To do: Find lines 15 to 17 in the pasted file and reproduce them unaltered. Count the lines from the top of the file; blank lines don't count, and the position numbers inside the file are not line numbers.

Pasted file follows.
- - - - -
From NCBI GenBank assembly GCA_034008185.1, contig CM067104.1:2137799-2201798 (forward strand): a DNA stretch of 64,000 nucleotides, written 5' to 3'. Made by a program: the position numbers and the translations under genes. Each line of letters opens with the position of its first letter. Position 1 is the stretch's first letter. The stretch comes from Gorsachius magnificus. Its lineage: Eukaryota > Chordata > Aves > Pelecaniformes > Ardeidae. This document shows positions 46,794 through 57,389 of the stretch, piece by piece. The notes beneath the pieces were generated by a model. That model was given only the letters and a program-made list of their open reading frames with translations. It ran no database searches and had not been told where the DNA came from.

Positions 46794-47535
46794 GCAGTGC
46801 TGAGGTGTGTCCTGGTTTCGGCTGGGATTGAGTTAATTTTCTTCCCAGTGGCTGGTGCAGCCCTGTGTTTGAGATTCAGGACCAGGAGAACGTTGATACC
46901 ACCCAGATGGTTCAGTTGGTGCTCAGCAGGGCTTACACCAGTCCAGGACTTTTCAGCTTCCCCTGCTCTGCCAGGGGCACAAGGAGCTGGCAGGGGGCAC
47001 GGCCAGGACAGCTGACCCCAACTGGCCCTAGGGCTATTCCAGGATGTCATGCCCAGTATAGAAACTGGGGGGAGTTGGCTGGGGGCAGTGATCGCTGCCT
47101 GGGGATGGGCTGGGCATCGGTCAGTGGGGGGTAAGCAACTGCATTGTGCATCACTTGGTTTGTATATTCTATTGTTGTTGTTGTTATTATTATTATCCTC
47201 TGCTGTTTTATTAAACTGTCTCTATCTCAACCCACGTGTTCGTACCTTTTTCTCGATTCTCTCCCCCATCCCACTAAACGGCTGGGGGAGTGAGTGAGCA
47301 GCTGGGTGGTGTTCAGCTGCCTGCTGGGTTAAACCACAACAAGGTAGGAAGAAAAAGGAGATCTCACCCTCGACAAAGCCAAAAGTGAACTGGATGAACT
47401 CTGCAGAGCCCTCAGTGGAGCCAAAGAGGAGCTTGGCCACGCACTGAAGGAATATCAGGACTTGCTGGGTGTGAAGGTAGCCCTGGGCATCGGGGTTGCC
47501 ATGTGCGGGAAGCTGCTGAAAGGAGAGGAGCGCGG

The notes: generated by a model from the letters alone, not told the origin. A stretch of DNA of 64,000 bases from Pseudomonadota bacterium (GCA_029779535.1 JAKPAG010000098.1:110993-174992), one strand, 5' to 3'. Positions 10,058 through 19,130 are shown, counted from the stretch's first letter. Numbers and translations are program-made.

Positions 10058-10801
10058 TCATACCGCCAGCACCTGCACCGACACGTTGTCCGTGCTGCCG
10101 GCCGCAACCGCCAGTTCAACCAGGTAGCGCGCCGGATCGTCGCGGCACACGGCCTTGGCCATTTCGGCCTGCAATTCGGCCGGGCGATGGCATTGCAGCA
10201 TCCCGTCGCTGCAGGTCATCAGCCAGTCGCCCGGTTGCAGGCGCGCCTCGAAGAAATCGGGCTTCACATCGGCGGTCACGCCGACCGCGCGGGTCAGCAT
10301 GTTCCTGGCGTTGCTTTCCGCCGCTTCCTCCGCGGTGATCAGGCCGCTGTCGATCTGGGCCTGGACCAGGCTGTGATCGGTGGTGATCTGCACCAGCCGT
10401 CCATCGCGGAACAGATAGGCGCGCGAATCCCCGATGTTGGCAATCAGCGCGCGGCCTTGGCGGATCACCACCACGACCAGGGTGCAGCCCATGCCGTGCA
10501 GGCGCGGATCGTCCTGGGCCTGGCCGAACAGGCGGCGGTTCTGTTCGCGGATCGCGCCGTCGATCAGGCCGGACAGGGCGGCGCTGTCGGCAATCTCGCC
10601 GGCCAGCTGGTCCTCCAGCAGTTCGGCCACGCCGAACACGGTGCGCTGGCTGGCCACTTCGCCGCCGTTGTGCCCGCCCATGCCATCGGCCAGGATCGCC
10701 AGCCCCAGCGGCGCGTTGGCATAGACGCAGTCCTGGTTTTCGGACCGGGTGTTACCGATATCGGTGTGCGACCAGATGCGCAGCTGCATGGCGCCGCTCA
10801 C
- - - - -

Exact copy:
10101 GCCGCAACCGCCAGTTCAACCAGGTAGCGCGCCGGATCGTCGCGGCACACGGCCTTGGCCATTTCGGCCTGCAATTCGGCCGGGCGATGGCATTGCAGCA
10201 TCCCGTCGCTGCAGGTCATCAGCCAGTCGCCCGGTTGCAGGCGCGCCTCGAAGAAATCGGGCTTCACATCGGCGGTCACGCCGACCGCGCGGGTCAGCAT
10301 GTTCCTGGCGTTGCTTTCCGCCGCTTCCTCCGCGGTGATCAGGCCGCTGTCGATCTGGGCCTGGACCAGGCTGTGATCGGTGGTGATCTGCACCAGCCGT